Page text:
Simultaneously, this arrangement requires Palestine to internally evaluate its university organization structure. The problem Israel historically has had with funding infrastructure is that some universities are Hamas-managed. If these tricky management issues are addressed, possibly through more arms-length distance between Hamas and Palestinian universities or another Palestinian third party to serve as an intermediary to handle such Israeli investments, this would assuage Israeli concerns. Given the internal Hamas-Fatah conflict, this could also serve as the first step of understanding towards ending this civil conflict.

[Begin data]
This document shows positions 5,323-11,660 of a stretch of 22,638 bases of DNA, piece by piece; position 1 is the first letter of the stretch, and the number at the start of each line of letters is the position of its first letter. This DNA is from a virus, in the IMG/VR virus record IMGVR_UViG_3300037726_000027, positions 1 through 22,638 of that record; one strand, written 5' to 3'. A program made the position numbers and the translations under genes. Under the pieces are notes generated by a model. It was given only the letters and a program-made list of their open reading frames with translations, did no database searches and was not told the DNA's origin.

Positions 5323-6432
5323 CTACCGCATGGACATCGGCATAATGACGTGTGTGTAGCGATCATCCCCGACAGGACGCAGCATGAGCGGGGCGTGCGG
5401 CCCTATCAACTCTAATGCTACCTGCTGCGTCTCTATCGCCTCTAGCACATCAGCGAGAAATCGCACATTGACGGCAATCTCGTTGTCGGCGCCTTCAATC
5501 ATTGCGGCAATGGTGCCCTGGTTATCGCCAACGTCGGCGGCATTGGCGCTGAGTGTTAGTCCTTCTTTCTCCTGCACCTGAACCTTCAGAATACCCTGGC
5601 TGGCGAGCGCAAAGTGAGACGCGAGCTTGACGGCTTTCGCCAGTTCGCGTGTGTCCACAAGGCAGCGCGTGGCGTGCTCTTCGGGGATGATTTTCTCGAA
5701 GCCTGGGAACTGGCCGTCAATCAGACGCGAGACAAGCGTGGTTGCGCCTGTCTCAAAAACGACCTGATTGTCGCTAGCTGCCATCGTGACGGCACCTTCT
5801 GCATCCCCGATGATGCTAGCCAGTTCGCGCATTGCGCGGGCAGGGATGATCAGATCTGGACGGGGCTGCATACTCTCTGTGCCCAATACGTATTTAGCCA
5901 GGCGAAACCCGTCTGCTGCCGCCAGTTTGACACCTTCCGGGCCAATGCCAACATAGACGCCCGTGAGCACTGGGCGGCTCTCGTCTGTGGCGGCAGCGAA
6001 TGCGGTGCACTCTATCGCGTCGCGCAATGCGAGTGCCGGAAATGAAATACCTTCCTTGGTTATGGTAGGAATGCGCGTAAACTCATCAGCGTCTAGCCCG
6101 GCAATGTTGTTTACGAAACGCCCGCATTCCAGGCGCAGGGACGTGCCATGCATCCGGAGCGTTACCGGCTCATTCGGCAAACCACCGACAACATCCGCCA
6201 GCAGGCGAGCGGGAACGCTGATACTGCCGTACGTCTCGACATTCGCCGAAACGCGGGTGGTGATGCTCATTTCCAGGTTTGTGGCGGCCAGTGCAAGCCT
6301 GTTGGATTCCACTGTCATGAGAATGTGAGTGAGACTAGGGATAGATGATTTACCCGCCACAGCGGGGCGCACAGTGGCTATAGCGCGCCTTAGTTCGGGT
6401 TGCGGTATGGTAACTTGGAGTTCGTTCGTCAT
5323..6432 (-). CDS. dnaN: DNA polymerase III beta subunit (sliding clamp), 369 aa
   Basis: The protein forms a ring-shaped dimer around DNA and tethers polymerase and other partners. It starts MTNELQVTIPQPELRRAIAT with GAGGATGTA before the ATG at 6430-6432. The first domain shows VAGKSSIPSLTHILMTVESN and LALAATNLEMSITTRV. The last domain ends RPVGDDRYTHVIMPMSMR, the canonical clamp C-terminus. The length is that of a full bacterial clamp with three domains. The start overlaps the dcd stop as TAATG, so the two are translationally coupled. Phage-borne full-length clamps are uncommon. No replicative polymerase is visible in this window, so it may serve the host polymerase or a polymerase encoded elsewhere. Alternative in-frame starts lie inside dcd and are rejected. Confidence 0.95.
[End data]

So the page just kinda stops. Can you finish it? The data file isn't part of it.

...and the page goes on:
Understandably, Palestinian boycotts of Israeli academics will make this avenue contentious. However, this process uses the idea that scientific collaboration and trust can form irrespective of political views. MIT’s Middle East Education through Technology (MEET) shows this process is possible. It brings together Palestinian and Israeli youth to break preconceptions through technology. As one youth stated, their differences become a “non-issue”. Thus, these reciprocating gestures build collaboration through science while preventing the abuse of these mechanisms for political gain. Only after this capacity for trust through science is deemed sufficient will later phases of diplomacy use this trust to gradually reconcile differing policy objectives regarding the central issues of conflict.